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An exhibition to create awareness about plasma donation: "The power of plasma. Pass it on!"

Learning is a continuous process that extends beyond traditional classrooms. Museums provide a rich environment for such informal learning, often addressing topics that are either absent from or underrepresented in formal education systems. One such example is plasma donation.  Plasma from voluntary donors is a vital component in many life-saving medicines, yet there is a significant lack of knowledge and awareness about its importance among the general population. In 2023, the Dutch Blood Bank Sanquin collaborated with the scientific museum Boerhaave in Leiden, to create a small exhibition on plasma and plasma donation called “The Power of Plasma!” (original in Dutch “De kracht van Plasma!”)

About the exhibition

The exhibition featured two main elements. The first was an installation with tubes and glass vials inside a transparent display window. The vials contained a sparkling yellow liquid, creating a visually striking presentation and intended to induce feelings of awe and admiration. Attached to it was a screen with two headphones, providing video explanations in Dutch or English about plasma and its functions.

Tubes Installation

The second element was an "interactive booth" designed to accommodate two people seated in armchairs, with a screen between them. Visitors could choose from three videos that use storytelling to explain i) what plasma is, ii) the process of plasma donation, and iii) its various applications. Additionally, visitors could answer statements about topics such as compensation for plasma donation and fear of needles. After they had given their opinion, they were provided with detailed explanations related to their answers. Two artifacts were attached to the booth: one 3D print of a plasma protein molecule, and two bottles of freeze-dried plasma from early 1900.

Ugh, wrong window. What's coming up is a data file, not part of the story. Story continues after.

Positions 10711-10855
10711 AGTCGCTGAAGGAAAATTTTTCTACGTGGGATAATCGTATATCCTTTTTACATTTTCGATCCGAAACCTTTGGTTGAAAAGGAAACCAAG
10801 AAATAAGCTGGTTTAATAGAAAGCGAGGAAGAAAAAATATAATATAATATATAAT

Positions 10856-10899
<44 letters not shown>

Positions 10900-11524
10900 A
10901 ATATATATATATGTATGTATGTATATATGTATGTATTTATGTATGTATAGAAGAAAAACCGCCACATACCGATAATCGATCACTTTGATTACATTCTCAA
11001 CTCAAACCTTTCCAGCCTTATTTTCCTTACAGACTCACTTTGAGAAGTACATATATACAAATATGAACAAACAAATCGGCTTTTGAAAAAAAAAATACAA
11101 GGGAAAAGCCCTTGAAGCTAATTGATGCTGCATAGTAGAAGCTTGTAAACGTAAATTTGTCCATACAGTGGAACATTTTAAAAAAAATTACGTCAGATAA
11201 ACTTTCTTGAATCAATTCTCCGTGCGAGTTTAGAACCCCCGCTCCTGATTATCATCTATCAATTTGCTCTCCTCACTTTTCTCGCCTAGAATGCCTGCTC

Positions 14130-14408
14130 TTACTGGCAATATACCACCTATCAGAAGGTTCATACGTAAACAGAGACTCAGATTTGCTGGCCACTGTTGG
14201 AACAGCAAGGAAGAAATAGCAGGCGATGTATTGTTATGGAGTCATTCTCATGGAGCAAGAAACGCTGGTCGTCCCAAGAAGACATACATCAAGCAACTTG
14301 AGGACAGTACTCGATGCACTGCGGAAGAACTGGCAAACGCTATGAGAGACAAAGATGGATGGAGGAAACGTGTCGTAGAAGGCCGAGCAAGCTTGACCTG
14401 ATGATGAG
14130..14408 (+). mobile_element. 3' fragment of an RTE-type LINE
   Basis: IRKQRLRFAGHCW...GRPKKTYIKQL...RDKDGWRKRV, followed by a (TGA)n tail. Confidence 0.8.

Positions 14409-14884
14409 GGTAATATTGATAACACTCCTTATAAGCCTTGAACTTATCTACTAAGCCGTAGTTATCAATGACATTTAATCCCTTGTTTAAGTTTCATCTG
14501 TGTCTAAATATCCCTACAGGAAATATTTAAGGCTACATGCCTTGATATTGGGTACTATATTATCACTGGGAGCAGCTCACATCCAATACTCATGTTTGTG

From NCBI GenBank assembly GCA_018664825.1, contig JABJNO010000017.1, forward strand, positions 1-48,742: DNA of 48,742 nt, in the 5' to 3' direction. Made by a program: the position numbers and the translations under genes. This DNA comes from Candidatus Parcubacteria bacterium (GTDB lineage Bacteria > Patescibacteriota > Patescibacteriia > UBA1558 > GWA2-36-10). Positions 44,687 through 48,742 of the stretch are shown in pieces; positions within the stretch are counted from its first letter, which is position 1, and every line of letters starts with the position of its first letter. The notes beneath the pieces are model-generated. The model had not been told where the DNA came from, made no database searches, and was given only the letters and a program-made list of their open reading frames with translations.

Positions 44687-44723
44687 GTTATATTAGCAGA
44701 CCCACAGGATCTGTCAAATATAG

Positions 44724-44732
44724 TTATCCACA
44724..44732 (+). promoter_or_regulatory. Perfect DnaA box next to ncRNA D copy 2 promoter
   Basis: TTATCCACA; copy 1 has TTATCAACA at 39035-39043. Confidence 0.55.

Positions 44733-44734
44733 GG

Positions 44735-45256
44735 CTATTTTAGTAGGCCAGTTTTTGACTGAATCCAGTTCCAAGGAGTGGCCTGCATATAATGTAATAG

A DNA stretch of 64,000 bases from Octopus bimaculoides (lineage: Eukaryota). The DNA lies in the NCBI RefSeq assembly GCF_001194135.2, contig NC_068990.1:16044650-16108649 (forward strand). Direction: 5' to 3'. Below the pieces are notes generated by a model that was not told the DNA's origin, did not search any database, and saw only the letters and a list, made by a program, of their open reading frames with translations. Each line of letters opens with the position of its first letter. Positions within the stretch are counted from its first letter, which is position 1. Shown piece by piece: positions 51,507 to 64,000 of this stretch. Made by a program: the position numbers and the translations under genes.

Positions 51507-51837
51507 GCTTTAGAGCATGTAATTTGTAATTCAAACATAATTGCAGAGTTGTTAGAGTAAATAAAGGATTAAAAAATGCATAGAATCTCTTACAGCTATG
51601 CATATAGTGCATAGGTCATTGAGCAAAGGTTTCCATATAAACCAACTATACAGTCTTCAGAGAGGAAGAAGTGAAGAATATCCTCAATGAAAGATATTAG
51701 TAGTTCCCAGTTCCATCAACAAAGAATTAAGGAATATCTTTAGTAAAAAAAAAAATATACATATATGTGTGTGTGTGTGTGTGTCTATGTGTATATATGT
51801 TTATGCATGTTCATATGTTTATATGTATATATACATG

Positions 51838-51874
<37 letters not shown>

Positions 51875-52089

Interactive Booth                            

Research & Practice

This exhibition was observed over four days in February 2024 by 2 junior-researchers.. We primarily observed families, with children and their parents or guardians making up the bulk of visitors. In addition, we looked at what were the most popular videos among the visitors and what answers the visitors gave to the statements. We also conducted a series of short interviews with the visitors. Our data indicates that the exhibition successfully sparked conversations among families, its design engaging the curiosity of both children and adults.

We found other interesting patterns. For example, sometimes the children would mistake the yellow liquid in the vials for pee (and proudly proclaim this, to the amusement of their family and the researchers). We think that this might be because the closest known body for children is pee. The exhibition challenged them to extend their knowledge and learn about another yellow liquid -- plasma. During the observations, we also noticed that the parents could both support the children in their learning experience by offering additional explanations, yet can also hinder it by rushing to other areas of the museum.

One last example of an interesting insight comes from the answers given in the statements. Transfusion medicine specialists advocate for plasma independence while the majority of visitors agreed with the statement that “Importing plasma is an excellent solution”. This provides valuable insights into the public’s attitudes and knowledge about plasma.

To summarize, museums offer dual learning opportunities. For researchers, they provide a platform to understand how people learn in informal settings and gather ideas about public knowledge and opinions. Based on this, science communication can be optimized. For the general public, museums serve as valuable venues to discover unknown topics like plasma donation.


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